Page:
This wasn't the first time Arwilda Kelley Whiteside and her husband, Cleovis, were honored as Arkansas' longest married couple, but it was a more emotional occasion for the White Hall residents.
"We're here with our family members, our pastor, our friends," said Arwilda, 96, married to her 100-year-old husband for nearly 83 years. "A lot of our children couldn't be here today, but we thank God for every [one of the] 12. We have five generations. When I tell you all, all of the miracles and blessings in our family -- if you all don't believe in miracles, if you don't believe in God, you're in trouble, because, one thing, God is our life."
Family Council, a conservative and pro-family organization based in Little Rock, staged the celebration for the Whitesides on Sunday following worship service at Mt. Olive Missionary Baptist Church on Princeton Pike in the Barnes community, just west of Pine Bluff. The organization recognizes the state's longest married couple each year, and the Whitesides had the honor in 2019, the year before the pandemic set in and put the celebration on hold.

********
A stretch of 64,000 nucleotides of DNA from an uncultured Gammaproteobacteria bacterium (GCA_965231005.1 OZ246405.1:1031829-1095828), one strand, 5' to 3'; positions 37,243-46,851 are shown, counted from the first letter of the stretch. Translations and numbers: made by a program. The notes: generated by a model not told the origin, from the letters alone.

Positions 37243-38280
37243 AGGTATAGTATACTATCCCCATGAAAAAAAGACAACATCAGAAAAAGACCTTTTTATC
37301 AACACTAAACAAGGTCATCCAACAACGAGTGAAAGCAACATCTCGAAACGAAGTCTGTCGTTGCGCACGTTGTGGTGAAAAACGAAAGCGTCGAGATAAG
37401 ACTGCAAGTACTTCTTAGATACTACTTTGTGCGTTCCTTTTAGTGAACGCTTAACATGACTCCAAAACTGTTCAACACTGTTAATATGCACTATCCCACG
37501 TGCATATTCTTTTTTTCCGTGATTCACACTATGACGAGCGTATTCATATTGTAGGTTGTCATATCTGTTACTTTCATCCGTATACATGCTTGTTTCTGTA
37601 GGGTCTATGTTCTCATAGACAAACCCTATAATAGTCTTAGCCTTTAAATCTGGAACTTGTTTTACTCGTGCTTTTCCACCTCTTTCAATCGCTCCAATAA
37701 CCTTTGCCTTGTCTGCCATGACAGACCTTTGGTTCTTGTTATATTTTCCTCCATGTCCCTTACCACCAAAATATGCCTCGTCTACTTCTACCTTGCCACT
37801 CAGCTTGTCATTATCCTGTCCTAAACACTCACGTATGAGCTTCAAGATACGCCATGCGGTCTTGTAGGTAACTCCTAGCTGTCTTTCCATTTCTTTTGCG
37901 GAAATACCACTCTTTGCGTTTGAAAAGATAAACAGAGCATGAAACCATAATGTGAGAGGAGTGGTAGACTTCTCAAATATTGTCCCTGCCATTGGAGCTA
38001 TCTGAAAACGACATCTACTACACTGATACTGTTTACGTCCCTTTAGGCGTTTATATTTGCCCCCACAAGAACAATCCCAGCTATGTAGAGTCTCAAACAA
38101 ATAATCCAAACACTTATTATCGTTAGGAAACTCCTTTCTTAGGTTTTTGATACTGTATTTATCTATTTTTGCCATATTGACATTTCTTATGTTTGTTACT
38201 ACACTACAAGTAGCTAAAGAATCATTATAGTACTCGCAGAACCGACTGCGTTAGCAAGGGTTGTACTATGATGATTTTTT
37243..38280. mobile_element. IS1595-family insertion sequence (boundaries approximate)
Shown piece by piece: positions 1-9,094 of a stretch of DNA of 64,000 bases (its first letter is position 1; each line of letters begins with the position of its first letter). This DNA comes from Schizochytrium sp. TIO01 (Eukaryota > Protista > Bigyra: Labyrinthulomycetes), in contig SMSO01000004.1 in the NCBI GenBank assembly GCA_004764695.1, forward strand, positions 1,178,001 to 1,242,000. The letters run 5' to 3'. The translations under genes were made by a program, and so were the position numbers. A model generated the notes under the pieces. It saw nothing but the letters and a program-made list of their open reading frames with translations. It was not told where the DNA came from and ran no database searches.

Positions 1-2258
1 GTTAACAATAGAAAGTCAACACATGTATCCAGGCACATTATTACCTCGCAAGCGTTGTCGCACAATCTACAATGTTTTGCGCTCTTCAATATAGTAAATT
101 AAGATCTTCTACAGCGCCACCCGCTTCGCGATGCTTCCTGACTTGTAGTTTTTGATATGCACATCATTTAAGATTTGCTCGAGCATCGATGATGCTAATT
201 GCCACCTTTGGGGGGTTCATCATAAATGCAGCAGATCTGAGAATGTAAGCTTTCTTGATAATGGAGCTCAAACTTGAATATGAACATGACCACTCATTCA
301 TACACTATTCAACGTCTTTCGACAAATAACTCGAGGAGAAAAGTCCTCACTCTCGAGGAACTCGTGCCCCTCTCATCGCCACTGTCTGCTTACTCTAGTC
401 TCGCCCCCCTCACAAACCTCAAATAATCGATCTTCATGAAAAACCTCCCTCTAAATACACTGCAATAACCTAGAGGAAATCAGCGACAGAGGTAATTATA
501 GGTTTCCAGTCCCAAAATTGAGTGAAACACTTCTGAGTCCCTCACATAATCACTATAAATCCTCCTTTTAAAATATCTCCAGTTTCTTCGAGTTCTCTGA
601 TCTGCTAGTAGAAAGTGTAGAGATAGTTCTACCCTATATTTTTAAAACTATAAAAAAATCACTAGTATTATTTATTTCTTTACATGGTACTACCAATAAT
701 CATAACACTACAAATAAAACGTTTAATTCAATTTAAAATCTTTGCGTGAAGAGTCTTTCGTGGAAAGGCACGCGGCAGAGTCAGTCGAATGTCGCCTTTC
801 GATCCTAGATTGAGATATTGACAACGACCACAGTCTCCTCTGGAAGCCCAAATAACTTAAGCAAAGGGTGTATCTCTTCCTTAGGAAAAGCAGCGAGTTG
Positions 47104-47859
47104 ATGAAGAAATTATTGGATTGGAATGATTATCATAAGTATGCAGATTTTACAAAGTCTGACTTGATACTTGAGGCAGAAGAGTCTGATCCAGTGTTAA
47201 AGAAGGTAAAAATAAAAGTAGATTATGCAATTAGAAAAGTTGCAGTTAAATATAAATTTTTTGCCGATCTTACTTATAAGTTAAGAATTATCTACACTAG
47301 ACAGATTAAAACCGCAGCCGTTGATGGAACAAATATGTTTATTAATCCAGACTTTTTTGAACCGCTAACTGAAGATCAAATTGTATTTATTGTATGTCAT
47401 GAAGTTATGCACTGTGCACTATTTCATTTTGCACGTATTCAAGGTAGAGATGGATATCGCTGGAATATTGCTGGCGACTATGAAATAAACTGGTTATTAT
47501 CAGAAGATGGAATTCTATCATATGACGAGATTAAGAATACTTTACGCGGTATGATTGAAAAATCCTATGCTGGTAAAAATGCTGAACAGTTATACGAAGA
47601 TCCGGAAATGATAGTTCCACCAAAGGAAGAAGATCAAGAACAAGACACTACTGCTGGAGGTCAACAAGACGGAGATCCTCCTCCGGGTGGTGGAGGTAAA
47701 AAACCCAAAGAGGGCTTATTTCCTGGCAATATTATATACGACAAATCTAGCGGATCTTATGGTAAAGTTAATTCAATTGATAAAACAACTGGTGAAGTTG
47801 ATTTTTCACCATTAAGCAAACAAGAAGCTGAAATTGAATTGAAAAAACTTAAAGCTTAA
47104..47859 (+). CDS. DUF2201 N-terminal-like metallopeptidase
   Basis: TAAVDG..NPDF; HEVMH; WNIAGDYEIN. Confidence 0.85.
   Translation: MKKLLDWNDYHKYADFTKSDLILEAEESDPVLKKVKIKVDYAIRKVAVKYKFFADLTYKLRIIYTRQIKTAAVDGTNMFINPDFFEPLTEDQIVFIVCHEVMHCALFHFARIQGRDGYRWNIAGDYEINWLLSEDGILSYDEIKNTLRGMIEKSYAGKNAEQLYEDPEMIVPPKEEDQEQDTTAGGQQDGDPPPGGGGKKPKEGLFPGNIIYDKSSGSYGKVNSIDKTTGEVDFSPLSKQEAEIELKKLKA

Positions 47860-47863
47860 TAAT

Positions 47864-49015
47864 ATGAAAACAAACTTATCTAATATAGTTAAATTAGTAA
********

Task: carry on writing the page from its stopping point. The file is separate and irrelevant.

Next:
"God has been so good to us through the years," Cleovis said in a soft-spoken tone. "We're very proud of it."
As the Whitesides were showered with one gift after another, Cleovis found it harder to hold back the tears, and Arwilda dabbed them away with a tissue while shedding a few of her own. The couple received an engraved silver plate, bouquet of flowers and a bowl of fruit.
Even Charisse Dean, a government affairs official with Family Council, could not hold back tears during her comments as the group showered the Whitesides with gifts including a letter from Gov. Asa Hutchinson.